Wednesday, April 04, 2012

Incentivizing Intrusion

I just saw this article on yet more warrantless electronic surveillance.

What surprises me here isn't that police officers are tracking cell phone locations without warrants. What surprises me is a little throwaway piece of background information:

"The practice is so common that cell phone companies have manuals for police explaining what data the companies store, how much they charge police to access that data, and what officers need to do to get it.... Costs can range up to several hundred dollars for each request."
(Emphasis added, internal link omitted)

On the one hand, it makes sense for the government to reimburse business owners for records requests. It takes time and company resources to track a cell phone.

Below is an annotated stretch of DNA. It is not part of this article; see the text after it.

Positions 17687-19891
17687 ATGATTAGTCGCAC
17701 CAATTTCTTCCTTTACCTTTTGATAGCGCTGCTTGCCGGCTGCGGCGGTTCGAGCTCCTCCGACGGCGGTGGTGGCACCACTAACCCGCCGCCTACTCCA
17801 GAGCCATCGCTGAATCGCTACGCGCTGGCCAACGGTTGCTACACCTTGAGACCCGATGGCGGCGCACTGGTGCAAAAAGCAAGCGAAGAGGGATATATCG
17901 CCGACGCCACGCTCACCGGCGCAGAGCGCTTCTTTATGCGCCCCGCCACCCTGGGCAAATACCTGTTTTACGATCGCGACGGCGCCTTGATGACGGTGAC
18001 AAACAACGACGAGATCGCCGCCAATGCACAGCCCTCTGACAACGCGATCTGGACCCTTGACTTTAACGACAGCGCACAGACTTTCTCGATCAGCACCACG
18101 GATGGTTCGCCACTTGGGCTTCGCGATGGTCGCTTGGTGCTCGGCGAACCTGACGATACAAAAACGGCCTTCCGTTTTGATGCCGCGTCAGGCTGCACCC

But on the other hand, this seems to create a profit motive for cell phone companies to encourage more records requests, and to look the other way when the requesting officer doesn't have the appropriate authorization.

If you look at how the fees are structured, it certainly seems like the cell companies must be making money from these requests. They charge activation fees, per use fees, premium fees for access to data and voice traffic, and on and on. T-Mobile charges $100 per day for access to a customer's location data. That's more than my smartphone bill for an entire month.

If cell providers are making money giving out customers' data without legal authorization, that's a serious problem. I want a lot more information about the profit margins on these fees, and now I'm curious about industry lobbying groups' involvement in the underlying regulations, too. This doesn't smell right.

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